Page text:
Shafick Emmambokus

 The bright white lights, some with a blue-ish tint, emitted from headlights of both cars and motor-cycles, are a real menace to road users during night-time driving and with it, comes a complete disregard to road safety.

I take issue with this and I have discovered that I am not alone. I have spoken to many fellow road users and members of the public and found that almost all of them concur with me. And like me, they all feel that it is now high time we have a serious debate on this and have it addressed – especially at a time when road accidents are happening at an alarming rate.

According to the Road Transport and Road Traffic Accidents Statistics of Mauritius, during the period of January to June 2017, there had been 15,037 road accidents, of which sixty-nine were fatal. I believe by now, this must be on the increase rather than the other way round. One death is always one too many and here we are talking about sixty-nine and may even be more. This, precisely, is the more reason why the authority or authorities concerned should aim at reducing accidents on our roads and therefore recognise the use of this kind of headlights as being an added risk we can do without and therefore have it banned altogether with strict and punitive measures taken against drivers who flout the rules.

These modern headlights found on our cars these days use a kind of bulbs which are known as xenon High Intensity Discharge (HID) or Light-Emitting Diodes (LED) lamps. They produce a stronger, brighter and whiter light than the most common halogen one and can produce a dangerously dazzling effect at whosoever this light is projected. This is known as ‘headlight blinding’. Most modern cars nowadays are fitted with either of them and are, paradoxically, considered to be safe.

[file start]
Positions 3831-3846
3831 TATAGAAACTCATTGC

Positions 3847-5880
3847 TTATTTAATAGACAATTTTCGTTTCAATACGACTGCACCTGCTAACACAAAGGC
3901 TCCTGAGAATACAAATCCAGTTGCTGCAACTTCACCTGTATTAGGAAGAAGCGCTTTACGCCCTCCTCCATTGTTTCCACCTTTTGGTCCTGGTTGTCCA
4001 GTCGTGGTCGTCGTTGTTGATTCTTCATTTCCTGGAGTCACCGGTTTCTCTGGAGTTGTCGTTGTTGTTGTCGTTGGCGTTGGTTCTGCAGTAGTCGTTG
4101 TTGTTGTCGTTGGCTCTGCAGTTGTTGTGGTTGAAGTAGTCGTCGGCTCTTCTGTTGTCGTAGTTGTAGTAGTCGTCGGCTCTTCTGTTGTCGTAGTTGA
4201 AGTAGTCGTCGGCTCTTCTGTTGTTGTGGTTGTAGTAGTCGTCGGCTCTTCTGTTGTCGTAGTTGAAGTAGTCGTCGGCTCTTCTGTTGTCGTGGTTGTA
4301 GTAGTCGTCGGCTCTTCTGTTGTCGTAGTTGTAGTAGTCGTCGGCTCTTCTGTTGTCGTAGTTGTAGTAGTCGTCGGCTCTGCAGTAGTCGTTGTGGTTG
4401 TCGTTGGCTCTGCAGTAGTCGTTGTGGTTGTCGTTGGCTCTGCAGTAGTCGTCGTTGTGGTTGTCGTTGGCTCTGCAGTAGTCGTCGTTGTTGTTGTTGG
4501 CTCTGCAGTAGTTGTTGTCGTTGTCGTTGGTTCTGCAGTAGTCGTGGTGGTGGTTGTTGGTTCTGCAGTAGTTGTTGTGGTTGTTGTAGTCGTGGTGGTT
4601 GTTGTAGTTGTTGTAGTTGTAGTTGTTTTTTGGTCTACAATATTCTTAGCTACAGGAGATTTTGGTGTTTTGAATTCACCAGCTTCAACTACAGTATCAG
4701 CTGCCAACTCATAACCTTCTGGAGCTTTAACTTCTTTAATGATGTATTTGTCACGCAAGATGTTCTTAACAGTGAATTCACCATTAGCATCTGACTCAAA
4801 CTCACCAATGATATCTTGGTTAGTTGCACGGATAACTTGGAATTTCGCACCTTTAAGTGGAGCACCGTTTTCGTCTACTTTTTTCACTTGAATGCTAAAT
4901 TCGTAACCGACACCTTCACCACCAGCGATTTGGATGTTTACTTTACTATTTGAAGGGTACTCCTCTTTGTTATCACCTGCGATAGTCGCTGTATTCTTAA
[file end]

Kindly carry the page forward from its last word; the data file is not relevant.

But there are also many with similar headlights fitted by inept car enthusiasts, using the so called after market HID conversion kits and it is these cars that are the worse menace. If road safety is to be taken seriously, then they must be banned from the road altogether.

Worse of all are those cars driven with their headlights turned on at full beam at the time when they must be dipped down. This can cause momentary blindness to drivers coming on the opposite direction, which as a result, can trigger accidents. Let alone headlights, some drivers even drive with the fog lights on even though there may be no fog. One wonders why? This is no other than sheer arrogance on their part and lack of consideration for others. They see this as ‘class’ when in fact it is ‘crass’.

There can be no better reason to believe that these strong headlights are hazardous than to hear what the experts/academics have to say….Dr Peter Hellig, a professor of Ophthalmology at the University of Vienna has reported that glare may make us wince and inadvertently shut our eyes. This, obviously, may then cause a split-second blindness which is enough to make the driver lose control and cause an accident. Another professor of Ophthalmology, Dr John Marshall at University College London has come up with the finding that- “at night the pupils open wider to let more lights in. At this point, when the eye meets a headlamp, the individual gets more ‘scatter’ and can’t see”…These are advices we can’t afford to ignore….One can therefore imagine how bad it must be for drivers who have cataract or who suffer from glaucoma and other eye conditions.

To wrap it all up, there are enough good reasons to convince us that these vehicles, both motor cars and motor bikes, fitted with these nasty sharp white headlights are a real danger to road users and can even cause death. It is therefore precisely for these very reasons that those in authority, whose remit this comes under (possibly the Road Safety Co-ordinator), need to take heed of warnings and get tough on perpetrators of this offence.

This is serious and not a ‘storm in a tea cup’.